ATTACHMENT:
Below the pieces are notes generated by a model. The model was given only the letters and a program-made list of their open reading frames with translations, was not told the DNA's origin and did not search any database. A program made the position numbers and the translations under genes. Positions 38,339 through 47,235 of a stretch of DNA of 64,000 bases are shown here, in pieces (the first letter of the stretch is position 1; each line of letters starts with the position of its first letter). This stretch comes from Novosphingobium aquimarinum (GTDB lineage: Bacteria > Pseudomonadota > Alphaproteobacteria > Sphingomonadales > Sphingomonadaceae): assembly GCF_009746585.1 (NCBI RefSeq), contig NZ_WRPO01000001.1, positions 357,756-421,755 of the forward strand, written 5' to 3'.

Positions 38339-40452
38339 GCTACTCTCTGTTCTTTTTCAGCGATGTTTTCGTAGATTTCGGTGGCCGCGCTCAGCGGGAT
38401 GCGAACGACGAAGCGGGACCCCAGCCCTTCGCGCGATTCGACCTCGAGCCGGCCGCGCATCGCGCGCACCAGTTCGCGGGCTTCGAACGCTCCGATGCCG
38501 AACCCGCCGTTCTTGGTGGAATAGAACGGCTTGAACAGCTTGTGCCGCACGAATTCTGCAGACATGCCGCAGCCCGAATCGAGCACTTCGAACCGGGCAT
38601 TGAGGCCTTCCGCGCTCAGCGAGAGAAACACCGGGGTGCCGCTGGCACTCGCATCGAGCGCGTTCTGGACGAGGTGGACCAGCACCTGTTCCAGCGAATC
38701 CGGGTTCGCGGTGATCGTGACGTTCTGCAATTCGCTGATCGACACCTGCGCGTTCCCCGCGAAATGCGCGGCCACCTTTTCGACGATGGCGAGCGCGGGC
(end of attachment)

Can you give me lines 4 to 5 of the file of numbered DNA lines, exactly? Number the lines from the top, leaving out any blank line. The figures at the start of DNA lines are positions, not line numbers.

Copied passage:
38401 GCGAACGACGAAGCGGGACCCCAGCCCTTCGCGCGATTCGACCTCGAGCCGGCCGCGCATCGCGCGCACCAGTTCGCGGGCTTCGAACGCTCCGATGCCG
38501 AACCCGCCGTTCTTGGTGGAATAGAACGGCTTGAACAGCTTGTGCCGCACGAATTCTGCAGACATGCCGCAGCCCGAATCGAGCACTTCGAACCGGGCAT